The following document case file tracks the first US Free Trade Agreement signed with Israel in 1985. The lobbying battle pitted large US corporations, American industry associations, small fruit and vegetable growers and thousands of individual petitioners against the “American-Israel Chamber of Commerce and Industry, Inc.” and American Israel Public Affairs Committee, or AIPAC. American industries were shocked when the FBI began investigating AIPAC for obtaining and distributing the 300 page report containing their trade secrets titled “Probable Economic Effect of Providing Duty Free Treatment for U.S. Imports from Israel, Investigation No. 332-180″ in the midst of the negotiations. The ITC later confirmed that the Israeli government also obtained the still-classified report. The document contains business confidential trade secrets, market share, inventory, delivery costs, internal production costs and other highly sensitive data US industries submitted under strict confidence to urge the best possible outcome for US businesses.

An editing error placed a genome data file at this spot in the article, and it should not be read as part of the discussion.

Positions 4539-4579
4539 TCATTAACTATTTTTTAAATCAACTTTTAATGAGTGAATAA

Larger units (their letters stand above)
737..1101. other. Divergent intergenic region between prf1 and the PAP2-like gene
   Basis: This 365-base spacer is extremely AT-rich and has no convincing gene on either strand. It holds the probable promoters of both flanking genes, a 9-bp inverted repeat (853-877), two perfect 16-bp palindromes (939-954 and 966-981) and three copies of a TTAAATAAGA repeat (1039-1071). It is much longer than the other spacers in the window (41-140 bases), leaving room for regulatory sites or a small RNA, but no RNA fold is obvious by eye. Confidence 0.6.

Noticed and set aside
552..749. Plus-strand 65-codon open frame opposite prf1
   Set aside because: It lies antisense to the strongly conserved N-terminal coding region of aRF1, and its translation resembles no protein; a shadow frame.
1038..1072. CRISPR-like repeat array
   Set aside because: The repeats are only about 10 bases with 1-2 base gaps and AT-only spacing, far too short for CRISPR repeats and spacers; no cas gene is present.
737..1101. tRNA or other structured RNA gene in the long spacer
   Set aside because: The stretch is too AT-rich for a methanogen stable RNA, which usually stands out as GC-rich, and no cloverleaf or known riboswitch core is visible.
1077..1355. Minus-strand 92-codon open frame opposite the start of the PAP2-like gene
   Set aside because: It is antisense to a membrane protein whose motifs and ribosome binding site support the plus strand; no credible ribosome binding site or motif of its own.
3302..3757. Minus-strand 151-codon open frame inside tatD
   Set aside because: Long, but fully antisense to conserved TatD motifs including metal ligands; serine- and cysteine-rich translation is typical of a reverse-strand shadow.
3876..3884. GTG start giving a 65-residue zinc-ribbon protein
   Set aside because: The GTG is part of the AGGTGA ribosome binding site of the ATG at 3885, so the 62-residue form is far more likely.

Since the agreement was signed, US trade with Israel swung from surplus to a $71 billion cumulative deficit in 2008�an anomaly among all other US bilateral agreements.
        AIPAC and US Trade Secrets

        documents available at the link

      • Psychopathic god
        January 19, 2010, 10:53 am

        in the mid-80s Israel was economically stagnant.
        The migration to Israel of some 700,000 Russian Jews, many of them educated at the expense of the FSU, provided the technical know-how that sparked Israel’s technological revolution (that and technology stolen from US, primarily Pentagon (but don’t whisper Dov Zekheim lest that worthy rabbi writhe rabid).